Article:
Category: LSE Comment

Reconnecting community, research and policy through post-Covid recovery

In the aftermath of COVID-19, the Falkland Islands Government has taken concrete steps to tackle long-standing inequalities, prompted by evidence of the impact of COVID-19 restrictions on local communities. How was the evidence-policy gap bridged in th…

Africa’s COVID-19 statistics highlight bias in excess death modelling

Despite high levels of informality, Africa’s statistics on COVID-19 mortality have been paradoxically low in comparison to countries in the Global North. Examining studies that attribute low counts to poor statistical reporting, Kate Meagher argues tha…

A new science of wellbeing will change policy and decision making

What produces a happy society and a happy life? Richard Layard and Jan-Emmanuel De Neve suggest that through the new science of wellbeing, we can now answer this question empirically. Explaining how wellbeing can be measured, what causes it, and how it…

Is writing a book chapter still a waste of time?

How has digital open access transformed academic communication for the better? LSE Press’s Editor in Chief, Patrick Dunleavy, explores the impact of chapters in edited books. Once the Cinderella of academic publishing, doomed to obscurity under paywall…

To explore the gendered nature of public sexual harassment we need more inclusive quantitative methods

Empirical research on public sexual harassment relies on categorical (mostly binary) methodological approaches to gender. Ioanna Gouseti suggests shifting from categorical to continuous measurements of sex and gender and utilising interdisciplinary met…

The Possibilities of Nostalgia for Academic Freedom

The word nostalgia connects a sense return and homecoming with sadness, and was originally used in a medical sense to describe the melancholy felt by soldiers fighting away from home. In this post Mary Evans considers how nostalgia for a past academy p…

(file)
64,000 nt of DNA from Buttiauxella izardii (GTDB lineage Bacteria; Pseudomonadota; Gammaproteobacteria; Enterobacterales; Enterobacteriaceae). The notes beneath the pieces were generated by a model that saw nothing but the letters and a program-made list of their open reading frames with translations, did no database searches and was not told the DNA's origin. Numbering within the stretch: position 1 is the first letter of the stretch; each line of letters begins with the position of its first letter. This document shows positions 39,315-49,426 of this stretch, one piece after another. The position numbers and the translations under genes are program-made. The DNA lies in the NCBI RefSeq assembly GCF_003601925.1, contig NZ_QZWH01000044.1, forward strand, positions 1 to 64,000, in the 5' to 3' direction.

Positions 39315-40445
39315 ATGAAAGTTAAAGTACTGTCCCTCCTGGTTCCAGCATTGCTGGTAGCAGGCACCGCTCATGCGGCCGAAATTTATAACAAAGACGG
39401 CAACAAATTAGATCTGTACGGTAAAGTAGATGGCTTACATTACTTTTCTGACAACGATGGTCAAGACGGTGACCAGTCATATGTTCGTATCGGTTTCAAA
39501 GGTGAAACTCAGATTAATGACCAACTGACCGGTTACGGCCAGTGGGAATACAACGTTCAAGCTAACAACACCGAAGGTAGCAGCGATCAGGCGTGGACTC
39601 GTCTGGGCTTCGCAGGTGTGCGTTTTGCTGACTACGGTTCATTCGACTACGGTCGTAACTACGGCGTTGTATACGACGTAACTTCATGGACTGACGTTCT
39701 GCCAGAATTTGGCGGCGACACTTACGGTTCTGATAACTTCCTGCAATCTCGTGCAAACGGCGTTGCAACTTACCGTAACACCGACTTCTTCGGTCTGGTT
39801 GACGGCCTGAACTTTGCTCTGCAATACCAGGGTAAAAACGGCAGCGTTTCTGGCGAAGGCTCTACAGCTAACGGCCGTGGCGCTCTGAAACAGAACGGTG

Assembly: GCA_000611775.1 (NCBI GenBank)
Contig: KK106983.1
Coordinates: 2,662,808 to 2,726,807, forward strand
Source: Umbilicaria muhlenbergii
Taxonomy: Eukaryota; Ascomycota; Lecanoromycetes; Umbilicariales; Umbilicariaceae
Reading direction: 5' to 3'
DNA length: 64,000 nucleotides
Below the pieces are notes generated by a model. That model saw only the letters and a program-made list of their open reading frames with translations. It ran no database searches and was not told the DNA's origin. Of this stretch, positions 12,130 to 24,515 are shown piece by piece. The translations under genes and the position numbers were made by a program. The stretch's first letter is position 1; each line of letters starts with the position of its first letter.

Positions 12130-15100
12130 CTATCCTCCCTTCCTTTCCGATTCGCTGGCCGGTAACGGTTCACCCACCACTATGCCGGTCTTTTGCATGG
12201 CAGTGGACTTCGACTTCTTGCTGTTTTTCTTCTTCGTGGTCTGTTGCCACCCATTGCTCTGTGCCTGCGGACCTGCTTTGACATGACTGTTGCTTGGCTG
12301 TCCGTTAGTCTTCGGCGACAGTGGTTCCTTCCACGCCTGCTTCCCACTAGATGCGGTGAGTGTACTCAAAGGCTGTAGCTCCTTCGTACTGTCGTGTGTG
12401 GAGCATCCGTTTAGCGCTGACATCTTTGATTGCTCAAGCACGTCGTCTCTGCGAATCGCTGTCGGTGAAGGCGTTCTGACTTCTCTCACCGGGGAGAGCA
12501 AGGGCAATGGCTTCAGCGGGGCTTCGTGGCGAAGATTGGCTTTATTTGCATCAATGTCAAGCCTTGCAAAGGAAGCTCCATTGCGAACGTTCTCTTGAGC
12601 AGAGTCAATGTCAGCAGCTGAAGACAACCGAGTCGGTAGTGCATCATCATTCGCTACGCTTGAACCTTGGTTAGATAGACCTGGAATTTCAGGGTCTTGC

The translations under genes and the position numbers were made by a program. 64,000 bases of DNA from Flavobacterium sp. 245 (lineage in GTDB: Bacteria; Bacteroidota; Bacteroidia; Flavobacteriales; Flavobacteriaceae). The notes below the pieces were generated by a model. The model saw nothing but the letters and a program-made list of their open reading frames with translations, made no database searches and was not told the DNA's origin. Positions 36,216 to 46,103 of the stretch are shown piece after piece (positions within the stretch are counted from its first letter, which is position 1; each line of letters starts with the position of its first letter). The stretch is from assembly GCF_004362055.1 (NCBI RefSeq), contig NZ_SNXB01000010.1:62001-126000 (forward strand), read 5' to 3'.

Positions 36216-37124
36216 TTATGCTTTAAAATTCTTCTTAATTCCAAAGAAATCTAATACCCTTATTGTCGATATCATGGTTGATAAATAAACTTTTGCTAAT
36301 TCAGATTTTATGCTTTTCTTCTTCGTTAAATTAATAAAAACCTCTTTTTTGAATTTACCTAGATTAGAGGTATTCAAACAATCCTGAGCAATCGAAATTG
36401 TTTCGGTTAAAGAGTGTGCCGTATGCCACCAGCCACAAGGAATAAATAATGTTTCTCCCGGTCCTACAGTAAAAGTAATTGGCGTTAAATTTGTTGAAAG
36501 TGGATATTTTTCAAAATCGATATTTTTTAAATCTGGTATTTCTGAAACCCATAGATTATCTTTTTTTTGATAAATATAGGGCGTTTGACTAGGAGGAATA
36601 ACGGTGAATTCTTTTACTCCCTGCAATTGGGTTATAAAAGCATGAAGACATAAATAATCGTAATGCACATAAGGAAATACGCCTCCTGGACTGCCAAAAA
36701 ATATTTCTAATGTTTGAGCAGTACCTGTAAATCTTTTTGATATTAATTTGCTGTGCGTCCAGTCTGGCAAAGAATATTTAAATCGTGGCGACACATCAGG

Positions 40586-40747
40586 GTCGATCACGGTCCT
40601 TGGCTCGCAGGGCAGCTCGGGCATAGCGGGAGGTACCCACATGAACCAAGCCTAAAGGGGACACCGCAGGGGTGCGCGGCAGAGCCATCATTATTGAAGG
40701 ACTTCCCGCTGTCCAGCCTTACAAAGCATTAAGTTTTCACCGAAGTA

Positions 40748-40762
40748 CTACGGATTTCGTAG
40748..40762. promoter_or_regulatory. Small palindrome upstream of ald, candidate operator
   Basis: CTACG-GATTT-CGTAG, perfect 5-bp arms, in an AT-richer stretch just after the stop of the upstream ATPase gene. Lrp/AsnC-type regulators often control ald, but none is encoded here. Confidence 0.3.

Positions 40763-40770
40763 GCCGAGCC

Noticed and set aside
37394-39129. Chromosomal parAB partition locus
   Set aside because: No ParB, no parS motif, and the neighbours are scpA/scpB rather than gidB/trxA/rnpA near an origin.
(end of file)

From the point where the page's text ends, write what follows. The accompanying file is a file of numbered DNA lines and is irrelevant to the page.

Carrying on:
Who should take responsibility for integrity in research?

Reflecting on comparisons with the US and the results of the recent International Research Integrity Survey (IRIS), George Gaskell, Nick Allum, Miriam Bidoglia and Abigail-Kate Reid argue that robust research integrity cultures depend on support from d…

From research to the mainstream – Judging the British Academy Book Prize for Global Cultural Understanding

As nominations for this year’s prize open, Madawi Al-Rasheed reflects on the experience of judging the British Academy Book Prize for Global Cultural Understanding and considers how research based non-fiction writing can reach beyond local and discipli…

Food Sovereignty as a model for scholar-led open access publishing

As large commercial publishers adapt their business models to profit from an increasingly open access (OA) scholarly publishing landscape, there has been an increased focus on alternate scholar-led and diamond forms of open access. Andrea E. Pia and Fi…